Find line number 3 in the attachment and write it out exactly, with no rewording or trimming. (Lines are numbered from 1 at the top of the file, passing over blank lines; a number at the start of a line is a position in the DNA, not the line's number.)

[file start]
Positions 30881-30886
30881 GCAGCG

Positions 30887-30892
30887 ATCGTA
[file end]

Positions 30887-30892